Americans spend millions of dollars on anti-bacterial soap, sponges,
moisturizers, disinfectants and a whole array of cleaning products to kill
germs, yet microbes -- far from being public enemy number one -- actually
provide essential health benefits. The concept that tiny organisms, such as
bacteria and fungi, can have health benefits is not new. For thousands of years,
people have benefited from foods, such as yogurt and cheese, that are rich with
microorganisms. Only recently however, has modern nutrition come to understand
the health benefits of certain microorganisms when added to foods or taken as
The human intestinal tract is a complex ecosystem of microbes, many of which
live in harmony with their human hosts and do not promote disease or illness.
Microbes that are health-enhancing are called "probiotics." Probiotics maintain
the health of the cells lining the small and large intestine, which boosts the
digestive tract's ability to absorb nutrients and fight unwanted toxins. Medical
researchers are now looking into the various uses of probiotics to prevent and
treat gastrointestinal disorders such as antibiotic-induced diarrhea, irritable
bowel syndrome, "traveler's diarrhea," and other bacterial and viral infections.
A recent issue of the Journal of the American Medical Association
highlighted information from the World Congress on Pediatric
Gastroenterology, Hepatology and Nutrition on the use of probiotics to improve
health and fight disease.
Lactobacillus acidophilus (L. acidophilus) is a probiotic that has been well
studied by scientists. L. acidophilus lives in the intestines and vagina and
prevents bacterial disease, partly through the production of lactic acid. It
also produces lactase, the enzyme that breaks down milk sugar (lactose) into
simple sugars. People with lactose intolerance may benefit from the lactase
produced by the microbes.
The primary dietary sources of L. acidophilus include the
- Acidophilus milk
- Yogurt (with live L. acidophilus)
- Fermented dairy products
- L. acidophilus is also available in freeze-dried granules, powders,
capsules, and liquid form.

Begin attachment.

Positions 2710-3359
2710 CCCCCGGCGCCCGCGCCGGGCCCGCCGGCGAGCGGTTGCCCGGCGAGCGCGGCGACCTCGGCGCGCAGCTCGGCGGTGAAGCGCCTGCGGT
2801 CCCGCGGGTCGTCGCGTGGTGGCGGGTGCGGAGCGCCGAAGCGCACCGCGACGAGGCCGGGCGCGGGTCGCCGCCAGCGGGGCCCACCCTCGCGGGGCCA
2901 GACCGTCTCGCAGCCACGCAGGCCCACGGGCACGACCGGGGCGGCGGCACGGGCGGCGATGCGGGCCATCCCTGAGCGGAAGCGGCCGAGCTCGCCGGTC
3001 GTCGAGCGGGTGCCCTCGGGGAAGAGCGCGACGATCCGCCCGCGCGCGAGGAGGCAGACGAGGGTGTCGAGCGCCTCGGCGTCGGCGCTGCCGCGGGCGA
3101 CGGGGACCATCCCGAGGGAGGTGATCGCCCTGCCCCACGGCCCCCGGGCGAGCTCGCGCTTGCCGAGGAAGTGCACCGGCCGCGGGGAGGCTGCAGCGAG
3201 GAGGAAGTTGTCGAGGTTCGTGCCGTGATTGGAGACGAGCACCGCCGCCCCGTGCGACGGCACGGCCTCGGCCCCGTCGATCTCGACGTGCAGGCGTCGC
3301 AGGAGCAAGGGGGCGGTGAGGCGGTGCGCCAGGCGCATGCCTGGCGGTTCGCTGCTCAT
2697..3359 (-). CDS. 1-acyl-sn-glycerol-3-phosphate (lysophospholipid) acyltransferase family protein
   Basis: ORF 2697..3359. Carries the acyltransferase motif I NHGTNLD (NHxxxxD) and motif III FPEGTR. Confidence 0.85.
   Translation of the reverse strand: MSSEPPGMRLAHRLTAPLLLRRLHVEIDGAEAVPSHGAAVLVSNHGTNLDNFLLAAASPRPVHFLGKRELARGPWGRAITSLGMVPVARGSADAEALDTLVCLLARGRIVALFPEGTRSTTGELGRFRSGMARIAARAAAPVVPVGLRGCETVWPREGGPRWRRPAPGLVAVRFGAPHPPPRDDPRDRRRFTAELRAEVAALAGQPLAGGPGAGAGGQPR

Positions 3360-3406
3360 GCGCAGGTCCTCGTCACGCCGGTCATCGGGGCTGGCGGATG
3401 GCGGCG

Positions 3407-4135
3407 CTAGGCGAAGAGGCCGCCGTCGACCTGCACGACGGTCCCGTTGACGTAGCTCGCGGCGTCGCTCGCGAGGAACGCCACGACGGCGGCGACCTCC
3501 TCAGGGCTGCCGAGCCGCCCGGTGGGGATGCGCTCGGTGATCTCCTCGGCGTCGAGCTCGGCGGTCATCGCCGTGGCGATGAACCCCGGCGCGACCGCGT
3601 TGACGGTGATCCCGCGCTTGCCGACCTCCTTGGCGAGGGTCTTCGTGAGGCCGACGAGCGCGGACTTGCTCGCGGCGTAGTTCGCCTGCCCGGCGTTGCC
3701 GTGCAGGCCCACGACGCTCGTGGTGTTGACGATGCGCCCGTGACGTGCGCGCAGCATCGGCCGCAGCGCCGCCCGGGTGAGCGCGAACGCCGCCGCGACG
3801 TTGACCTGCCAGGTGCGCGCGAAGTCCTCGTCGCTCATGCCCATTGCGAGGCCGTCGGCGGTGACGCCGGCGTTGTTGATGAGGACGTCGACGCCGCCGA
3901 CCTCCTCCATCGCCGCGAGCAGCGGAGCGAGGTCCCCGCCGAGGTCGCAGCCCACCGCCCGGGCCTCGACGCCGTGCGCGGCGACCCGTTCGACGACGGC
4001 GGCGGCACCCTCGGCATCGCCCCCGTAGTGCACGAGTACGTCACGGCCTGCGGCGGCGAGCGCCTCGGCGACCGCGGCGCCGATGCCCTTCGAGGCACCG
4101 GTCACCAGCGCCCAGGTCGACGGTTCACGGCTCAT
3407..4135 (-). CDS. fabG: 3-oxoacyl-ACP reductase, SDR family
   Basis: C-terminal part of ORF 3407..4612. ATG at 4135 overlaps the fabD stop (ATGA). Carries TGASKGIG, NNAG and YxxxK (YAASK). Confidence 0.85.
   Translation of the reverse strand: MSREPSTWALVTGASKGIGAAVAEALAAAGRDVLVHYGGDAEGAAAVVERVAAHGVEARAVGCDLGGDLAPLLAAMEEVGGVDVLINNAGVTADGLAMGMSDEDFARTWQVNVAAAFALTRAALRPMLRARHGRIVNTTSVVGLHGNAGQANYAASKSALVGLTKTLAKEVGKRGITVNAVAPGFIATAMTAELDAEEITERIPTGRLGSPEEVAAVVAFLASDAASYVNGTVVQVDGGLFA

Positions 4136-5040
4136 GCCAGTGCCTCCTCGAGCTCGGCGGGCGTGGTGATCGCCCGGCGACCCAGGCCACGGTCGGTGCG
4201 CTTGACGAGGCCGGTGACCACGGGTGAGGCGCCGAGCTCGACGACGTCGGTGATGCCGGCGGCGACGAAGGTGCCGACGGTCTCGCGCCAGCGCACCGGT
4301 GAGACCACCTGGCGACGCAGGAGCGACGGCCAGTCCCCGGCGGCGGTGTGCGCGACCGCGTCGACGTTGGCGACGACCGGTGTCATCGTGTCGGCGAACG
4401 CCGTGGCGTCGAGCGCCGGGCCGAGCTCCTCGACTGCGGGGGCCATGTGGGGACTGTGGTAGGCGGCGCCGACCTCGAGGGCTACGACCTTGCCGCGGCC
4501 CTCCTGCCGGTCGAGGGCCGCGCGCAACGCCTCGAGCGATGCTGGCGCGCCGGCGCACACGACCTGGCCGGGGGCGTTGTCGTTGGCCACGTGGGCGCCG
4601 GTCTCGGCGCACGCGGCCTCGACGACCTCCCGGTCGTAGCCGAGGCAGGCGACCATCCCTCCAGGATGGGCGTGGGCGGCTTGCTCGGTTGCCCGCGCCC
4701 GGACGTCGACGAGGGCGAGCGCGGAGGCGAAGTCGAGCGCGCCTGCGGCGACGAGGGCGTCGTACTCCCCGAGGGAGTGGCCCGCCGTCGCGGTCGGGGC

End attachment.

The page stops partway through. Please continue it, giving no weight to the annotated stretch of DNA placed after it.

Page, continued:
To be health-enhancing, orally ingested probiotics must endure a tough ordeal
-- they have to survive the digestive process, implant in the gut, and multiply.
Unfortunately, most yogurts and fermented milks contain a strain of probiotics
that are lucky to make it out of the digestive process alive. If they do
survive, their effects are rarely long lasting. This is why the most effective
probiotics are taken as dietary supplements, such as lactic acid bacteria
bifidobacterium sp. and lactobacillus sp.
Part of the mutual benefit between microbes and humans is the ability of the
lactobacilli in the colon to break down carbohydrates, such as insulin and
fructoliogsaccharide (FOS) to short-chain fatty acids, which provides fuel for
the cells in the colon. Carbohydrates like FOS are called prebiotics and serve
as food for the "friendly bacteria." Sources of prebiotics include onions,
bananas, tomatoes, honey, barley, garlic and wheat.
Prebiotics should be taken along with the probiotics, as food or in a capsule
form. It is important to note however, that adverse interactions between
medications and some supplements are common. For example vitamins and minerals
that exceed recommended dietary allowances may be harmful. Some common foods,
including nuts, dairy products, fish, and eggs, may trigger allergic reactions,
which may require emergency medical care. If you are considering taking dietary
supplements or dramatically changing your diet, it is important to first consult
with your healthcare provider or nutritionist.
For more information on nutrition, including a helpful a rating guide to
nutrition sites on the Internet, contact the Tufts University Nutrition
Navigator at www.navigator.tufts.edu. Another helpful source is the American
Dietetic Association in Chicago, Illinois at 800-877-1600 or visit them on the
web at www.eatright.org.
Friedrich MJ. A bit of culture for children: probiotics may improve health
and fight disease. JAMA. 2000;284(11):1365-1366.